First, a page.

Celebrated for their highly physical stagings of classic novels like War and Peace and A Passage to India, Shared Experience here give a free-wheeling account of Brechts The Caucasian Chalk Circle in a new translation by Alistair Beaton which emphasizes its satirical humour.
In this episodic story set in a country torn apart by civil war, we follow servant girl Grusha who takes care of the baby abandoned by his mother, the Governors aristocratic wife, who is more preoccupied with saving her possessions as they flee the enemy army invading the city.
After various hostile encounters in the countryside, Grusha escapes with her charge from soldiers hunting them down to the home of her inhospitable sister-in-law and brother, who arrange for her to wed an apparently dying old man to inherit his farm. But as the war ends not only does her young soldier lover return to find her married but so does the Governors wife, as the little boy is seized by the authorities for a trial to determine who is the real mother.
Beaton, best known for his political satires on New Labour in his stage play Feelgood and TV dramas The Trial of Tony Blairand A Very Social Secretary, produces a witty version of the text, but it sometimes feels a bit lightweight to convey Brechts serious points about the oppression of war and class exploitation. However, the earthy humanity of the storys origins as a medieval Chinese folk parable comes across strongly.
Although Beaton has updated the play from Second World War Georgia, with its Soviet/Nazi context, and has inserted some contemporary allusions, he has resisted the temptation to make any parallels to the wars in Afghanistan and Iraq too simplistically explicit. He has also retained Brechts sometimes omitted prologue featuring a bureaucrat announcing government reforms to villagers, who then put on a play within the play to explain the hardships of the common people who always suffer the most whatever the regime.
Nancy Mecklers fluid, dynamic direction captures the sense of chaos in a war-torn society with refugees and soldiers always on the move. The suspenseful escape across a rope bridge and the farcical wedding/funeral are well done, though the climactic moment in the courtroom where the two competing mothers are supposed to pull the boy out of the chalk circle could have been a bit more dramatic. However, the use of a puppet to represent the boy works very well, highlighting his dependency.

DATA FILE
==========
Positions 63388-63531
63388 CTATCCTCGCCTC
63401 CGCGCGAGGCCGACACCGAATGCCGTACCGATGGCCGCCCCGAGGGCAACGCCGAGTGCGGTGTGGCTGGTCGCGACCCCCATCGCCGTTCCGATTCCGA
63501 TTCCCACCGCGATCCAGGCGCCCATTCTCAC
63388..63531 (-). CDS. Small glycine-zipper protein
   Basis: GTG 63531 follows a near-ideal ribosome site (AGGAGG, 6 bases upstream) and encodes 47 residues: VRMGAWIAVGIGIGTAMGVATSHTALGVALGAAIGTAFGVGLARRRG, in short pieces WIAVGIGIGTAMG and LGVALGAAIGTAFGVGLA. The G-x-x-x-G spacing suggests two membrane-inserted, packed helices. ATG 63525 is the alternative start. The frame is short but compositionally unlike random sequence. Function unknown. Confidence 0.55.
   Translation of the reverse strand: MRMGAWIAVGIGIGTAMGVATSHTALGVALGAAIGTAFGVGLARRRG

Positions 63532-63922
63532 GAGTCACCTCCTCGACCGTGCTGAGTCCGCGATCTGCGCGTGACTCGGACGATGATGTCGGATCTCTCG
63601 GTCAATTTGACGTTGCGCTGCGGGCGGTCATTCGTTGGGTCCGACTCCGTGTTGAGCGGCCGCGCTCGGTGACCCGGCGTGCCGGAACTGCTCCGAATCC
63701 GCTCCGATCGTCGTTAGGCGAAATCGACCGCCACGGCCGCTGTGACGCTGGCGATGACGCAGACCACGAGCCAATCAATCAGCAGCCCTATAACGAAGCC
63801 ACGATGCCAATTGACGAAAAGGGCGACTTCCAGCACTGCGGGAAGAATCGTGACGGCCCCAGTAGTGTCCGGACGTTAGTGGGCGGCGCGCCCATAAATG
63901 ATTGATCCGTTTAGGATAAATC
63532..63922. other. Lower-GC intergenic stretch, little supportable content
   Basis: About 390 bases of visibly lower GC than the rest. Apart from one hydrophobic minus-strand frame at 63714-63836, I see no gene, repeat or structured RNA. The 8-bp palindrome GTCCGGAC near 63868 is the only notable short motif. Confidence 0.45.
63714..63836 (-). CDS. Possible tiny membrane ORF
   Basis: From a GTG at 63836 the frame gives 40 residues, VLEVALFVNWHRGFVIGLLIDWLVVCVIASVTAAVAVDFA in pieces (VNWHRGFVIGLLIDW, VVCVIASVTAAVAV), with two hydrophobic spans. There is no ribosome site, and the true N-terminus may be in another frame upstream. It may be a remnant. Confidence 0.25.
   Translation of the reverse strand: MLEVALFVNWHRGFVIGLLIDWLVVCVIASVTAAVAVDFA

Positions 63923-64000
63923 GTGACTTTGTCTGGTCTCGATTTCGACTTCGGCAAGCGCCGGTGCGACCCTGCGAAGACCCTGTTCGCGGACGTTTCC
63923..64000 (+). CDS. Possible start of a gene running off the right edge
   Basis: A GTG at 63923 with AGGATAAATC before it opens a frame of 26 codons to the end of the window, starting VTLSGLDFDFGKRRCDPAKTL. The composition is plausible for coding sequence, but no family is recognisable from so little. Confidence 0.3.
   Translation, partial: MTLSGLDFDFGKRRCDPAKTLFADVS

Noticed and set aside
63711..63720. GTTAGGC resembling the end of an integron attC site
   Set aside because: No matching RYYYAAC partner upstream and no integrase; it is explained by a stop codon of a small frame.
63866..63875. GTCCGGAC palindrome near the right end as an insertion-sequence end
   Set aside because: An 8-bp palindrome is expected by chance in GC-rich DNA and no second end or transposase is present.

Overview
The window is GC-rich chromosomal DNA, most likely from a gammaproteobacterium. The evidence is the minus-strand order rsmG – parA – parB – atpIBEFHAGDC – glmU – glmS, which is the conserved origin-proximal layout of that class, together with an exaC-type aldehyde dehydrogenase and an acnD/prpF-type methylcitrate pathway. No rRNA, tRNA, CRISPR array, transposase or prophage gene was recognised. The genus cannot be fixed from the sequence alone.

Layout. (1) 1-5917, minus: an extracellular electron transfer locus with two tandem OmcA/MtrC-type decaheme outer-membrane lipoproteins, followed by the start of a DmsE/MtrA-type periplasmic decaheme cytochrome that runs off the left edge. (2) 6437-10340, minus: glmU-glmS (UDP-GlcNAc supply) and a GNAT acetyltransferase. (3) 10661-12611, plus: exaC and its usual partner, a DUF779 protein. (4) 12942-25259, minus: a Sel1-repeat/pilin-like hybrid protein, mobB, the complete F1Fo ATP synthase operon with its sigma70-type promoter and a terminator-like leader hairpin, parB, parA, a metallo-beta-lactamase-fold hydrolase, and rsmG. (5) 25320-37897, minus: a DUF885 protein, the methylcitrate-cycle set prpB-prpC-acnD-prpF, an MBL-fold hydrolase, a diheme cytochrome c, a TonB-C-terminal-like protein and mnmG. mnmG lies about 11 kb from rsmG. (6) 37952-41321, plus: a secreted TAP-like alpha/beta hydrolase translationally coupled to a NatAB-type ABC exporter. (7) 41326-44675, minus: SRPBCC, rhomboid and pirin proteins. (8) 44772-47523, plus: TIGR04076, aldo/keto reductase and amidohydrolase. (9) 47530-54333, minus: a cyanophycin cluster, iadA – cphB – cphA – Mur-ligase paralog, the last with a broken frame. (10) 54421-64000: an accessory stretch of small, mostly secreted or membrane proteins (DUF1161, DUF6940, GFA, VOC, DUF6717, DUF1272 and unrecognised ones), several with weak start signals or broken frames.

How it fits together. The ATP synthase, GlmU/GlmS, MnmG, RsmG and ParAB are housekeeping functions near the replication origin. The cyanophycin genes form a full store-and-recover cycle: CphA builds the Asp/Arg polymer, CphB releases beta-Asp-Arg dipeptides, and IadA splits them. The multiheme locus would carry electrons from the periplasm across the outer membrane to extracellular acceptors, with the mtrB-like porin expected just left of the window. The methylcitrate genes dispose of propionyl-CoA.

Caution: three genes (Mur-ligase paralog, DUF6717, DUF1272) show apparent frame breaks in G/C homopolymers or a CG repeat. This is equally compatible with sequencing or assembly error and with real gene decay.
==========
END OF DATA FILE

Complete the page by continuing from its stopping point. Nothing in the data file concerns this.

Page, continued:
Colin Richmonds flexible split-level design is effective in this fast-moving show, with a tidal line of debris around the edge of the stage symbolizing the ebb and flow of human fortune. Ilona Sekaczs East European folk-style songs and music performed live, including a chorus who sit on wooden benches at the back and react to what happens in the drama, gives a stirring sense of a rural community.
The cast play their multiple roles with gusto, donning a bewildering array of character-changing costumes. At the heart of the story Matti Houghtons performance as the courageous and compassionate Grusha gives the play an emotional depth, as she uses her peasant wits to ensure survival for her and the child she has come to love as her own. James Clyde also impresses greatly, first as the singer/narrator who comments on the action, and later as the wonderfully eccentric Azdak, a lustful, drunken radical humorist who becomes the peoples judge and dispenses justice with Solomon-like wisdom.
For those who usually find Brechts uncompromising Marxist didacticism hard to swallow this thoroughly entertaining production will act as a welcome antidote. Though the political edge is somewhat softened, rarely is his theatre of alienation this engaging.